First, food manufacturing is the #1 economic sector in Missouri, employing nearly 40,000 workers, according to the 2012 “Missouri Economic Indicator Brief: Manufacturing Industries” (compiled by the Missouri Economic and Research and Information Center). Food also represents the #3 export from Missouri with sales more than $1.5 billion in 2012.

Now, let me tell you more about why I say “Missouri is hungry”. On February 19, 2014, I attended a meeting in Columbia, Missouri, hosted by the U. S. Department of Agriculture. At this meeting, representatives from at least 11 different federal, state, local, and non-governmental entities agreed to the “Food Production” would be the focus for Missouri’s E3 program. Here food production has the scope from “farm to table.”

MOE3

Missouri’s E3 team deliberates the E3 opportunities in a Food Production effort.

You say, “What’s E3? And why is this important?” Just read below for a description of E3.

E3 (Economy, Energy and the Environment) is a national initiative that promoting sustainable manufacturing and economic growth throughout the United States. E3 brings together federal agencies, states and local communities for a broad discussion on how to connect respective programs to deliver responsive, coordinated manufacturing solutions The E3 Framework facilitates collaboration among groups with common interests and a common agenda. Because the E3 initiative brings together interests on people, planet and profits it is at the core a collaborative SUSTAINBILITY effort.

E3 is a federal technical assistance framework helping communities, manufacturers and manufacturing supply chains adapt and thrive in today’s economy. EPA, five other federal agencies and their state/local partners pooled their resources to support communities across the country reduce pollution and energy use while increasing profits and creating new job opportunities. See http://www2.epa.gov/e3 for more information on the national program.

I’m excited about this. The profit margin in food production is thin. With the support of E3, the food production sector should not only be economically sustainable, but also be able to grow. Both rural and metropolitan areas in Missouri should benefit.

Stay tuned and follow this blog for updates on E3 in Missouri. Thanks, and have a nice day.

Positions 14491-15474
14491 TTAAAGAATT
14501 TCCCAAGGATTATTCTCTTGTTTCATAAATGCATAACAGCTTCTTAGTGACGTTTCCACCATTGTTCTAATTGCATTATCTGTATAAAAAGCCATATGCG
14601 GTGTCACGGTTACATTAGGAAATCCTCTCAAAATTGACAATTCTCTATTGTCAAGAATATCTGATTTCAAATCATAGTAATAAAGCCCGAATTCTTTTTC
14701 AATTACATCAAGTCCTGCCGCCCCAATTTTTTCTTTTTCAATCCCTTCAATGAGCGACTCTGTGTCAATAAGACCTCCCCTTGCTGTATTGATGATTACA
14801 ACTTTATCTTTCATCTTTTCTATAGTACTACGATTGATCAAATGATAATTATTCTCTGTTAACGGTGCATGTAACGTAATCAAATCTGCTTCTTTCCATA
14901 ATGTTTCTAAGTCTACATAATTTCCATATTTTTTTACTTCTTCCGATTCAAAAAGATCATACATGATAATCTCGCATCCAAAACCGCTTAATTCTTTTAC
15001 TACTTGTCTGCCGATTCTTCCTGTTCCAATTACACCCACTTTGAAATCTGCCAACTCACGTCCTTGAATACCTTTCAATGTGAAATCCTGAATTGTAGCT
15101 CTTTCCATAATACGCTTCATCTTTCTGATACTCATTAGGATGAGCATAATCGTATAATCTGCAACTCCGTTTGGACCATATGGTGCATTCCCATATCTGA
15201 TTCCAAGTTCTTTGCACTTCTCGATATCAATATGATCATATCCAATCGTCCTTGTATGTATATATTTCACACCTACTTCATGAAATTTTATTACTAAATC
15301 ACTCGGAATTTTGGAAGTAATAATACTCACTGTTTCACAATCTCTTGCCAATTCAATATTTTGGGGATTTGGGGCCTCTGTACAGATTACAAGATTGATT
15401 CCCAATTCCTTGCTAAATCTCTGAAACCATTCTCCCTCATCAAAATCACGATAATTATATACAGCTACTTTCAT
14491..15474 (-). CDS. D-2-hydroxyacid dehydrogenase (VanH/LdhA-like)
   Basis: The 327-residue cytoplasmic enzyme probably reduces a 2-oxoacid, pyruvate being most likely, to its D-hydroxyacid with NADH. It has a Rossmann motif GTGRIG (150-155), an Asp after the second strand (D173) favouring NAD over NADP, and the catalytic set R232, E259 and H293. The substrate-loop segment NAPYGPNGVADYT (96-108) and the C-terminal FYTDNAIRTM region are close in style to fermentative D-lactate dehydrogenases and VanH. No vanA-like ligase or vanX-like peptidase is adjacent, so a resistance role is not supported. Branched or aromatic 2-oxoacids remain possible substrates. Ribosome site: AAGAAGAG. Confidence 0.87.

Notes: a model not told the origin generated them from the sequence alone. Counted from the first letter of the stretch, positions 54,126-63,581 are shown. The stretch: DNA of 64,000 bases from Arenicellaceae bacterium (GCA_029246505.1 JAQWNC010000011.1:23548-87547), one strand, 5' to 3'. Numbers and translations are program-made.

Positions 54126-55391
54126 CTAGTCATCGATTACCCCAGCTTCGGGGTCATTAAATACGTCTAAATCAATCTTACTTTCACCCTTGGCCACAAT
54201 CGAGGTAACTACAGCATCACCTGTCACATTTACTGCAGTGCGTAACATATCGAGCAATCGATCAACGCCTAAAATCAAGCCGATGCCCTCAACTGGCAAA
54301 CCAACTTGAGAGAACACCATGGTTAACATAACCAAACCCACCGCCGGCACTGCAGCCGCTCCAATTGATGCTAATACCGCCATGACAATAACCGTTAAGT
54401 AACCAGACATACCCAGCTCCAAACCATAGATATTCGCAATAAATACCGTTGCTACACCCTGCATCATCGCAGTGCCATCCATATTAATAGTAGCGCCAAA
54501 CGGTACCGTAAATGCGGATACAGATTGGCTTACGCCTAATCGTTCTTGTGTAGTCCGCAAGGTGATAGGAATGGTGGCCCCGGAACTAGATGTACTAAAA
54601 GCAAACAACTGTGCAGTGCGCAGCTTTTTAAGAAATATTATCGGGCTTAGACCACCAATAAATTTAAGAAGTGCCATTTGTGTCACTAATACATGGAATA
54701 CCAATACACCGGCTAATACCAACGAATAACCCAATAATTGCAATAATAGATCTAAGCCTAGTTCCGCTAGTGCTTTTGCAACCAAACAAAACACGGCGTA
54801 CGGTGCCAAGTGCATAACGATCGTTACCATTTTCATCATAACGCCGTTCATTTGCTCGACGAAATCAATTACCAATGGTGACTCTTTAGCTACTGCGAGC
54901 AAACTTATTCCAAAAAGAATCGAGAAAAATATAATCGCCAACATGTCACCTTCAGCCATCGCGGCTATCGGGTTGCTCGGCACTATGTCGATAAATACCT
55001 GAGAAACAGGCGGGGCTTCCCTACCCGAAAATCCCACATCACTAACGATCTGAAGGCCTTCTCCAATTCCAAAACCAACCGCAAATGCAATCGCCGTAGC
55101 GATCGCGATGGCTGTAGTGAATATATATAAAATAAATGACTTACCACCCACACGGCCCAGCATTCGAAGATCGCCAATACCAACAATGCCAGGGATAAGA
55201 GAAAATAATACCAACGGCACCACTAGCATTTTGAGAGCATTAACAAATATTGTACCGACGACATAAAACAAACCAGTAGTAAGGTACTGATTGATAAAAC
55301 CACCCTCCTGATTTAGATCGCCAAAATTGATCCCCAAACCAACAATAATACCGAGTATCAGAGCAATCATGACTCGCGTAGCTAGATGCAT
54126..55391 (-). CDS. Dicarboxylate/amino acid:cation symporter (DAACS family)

Jim Callier is Chief of the Resource Conservation and Pollution Prevention Section at EPA in Kansas City and has thirty years of experience working at EPA, primarily in Region 7. Jim has both working and management experience in many of EPA’s programs including hazardous and solid waste, brownfields, and pollution prevention. He is a graduate of the University of Missouri at Rolla with a B.S. Degree in Geological Engineering and is a Registered Professional Geologist in the State of Missouri.

 

 

Editor's Note: The opinions expressed here are those of the author. They do not reflect EPA policy, endorsement, or action, and EPA does not verify the accuracy or science of the contents of the blog.

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EPA Takes a Step Forward in Protecting our Nation’s Farm Workers

This blog was originally posted on the White House Blog.

Last week, the U.S. Environmental Protection Agency (EPA) announced proposed revisions to the Worker Protection Standard in order to protect the nation’s two million farm workers and their families from pesticide exposure.

I am proud that this administration has taken another step forward in protecting our nation’s farm workers, a cause that is at the very root of my passion for public service. My hero and grandfather, Cesar Chavez, fought tirelessly for the rights of farmworkers, from higher wages and worker compensation, to access to drinking water and safety from pesticides.

My grandfather’s work centered around justice and ensuring that hard working, decent people were treated with the respect and dignity that all human beings deserve. EPA’s revised Worker Protection Standard will afford farm workers similar health protections to those already enjoyed by other workers in other jobs. The rule, covering farms, forests, nurseries and greenhouses, has not been updated for 20 years – and certainly for many it is long overdue. More

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EPA’s 20th Anniversary for Environmental Justice: A Perspective on Community Work

Assistant Administrator for EPA's Office of Solid Waste and Emergency Response Mathy Stanislaus participates in Federal Facilities roundtable with Citizens for Environmental Justice in Savannah, GA

Assistant Administrator for EPA’s Office of Solid Waste and Emergency Response Mathy Stanislaus participates in Federal Facilities roundtable with Citizens for Environmental Justice in Savannah, GA

 

I am excited about the 20th anniversary of the signing of Executive Order 12898.  Former President Bill Clinton signed EO 12898 on February 11, 1994. I was not there, but I knew the people who were. Some of those people are no longer with us, so today I honor them.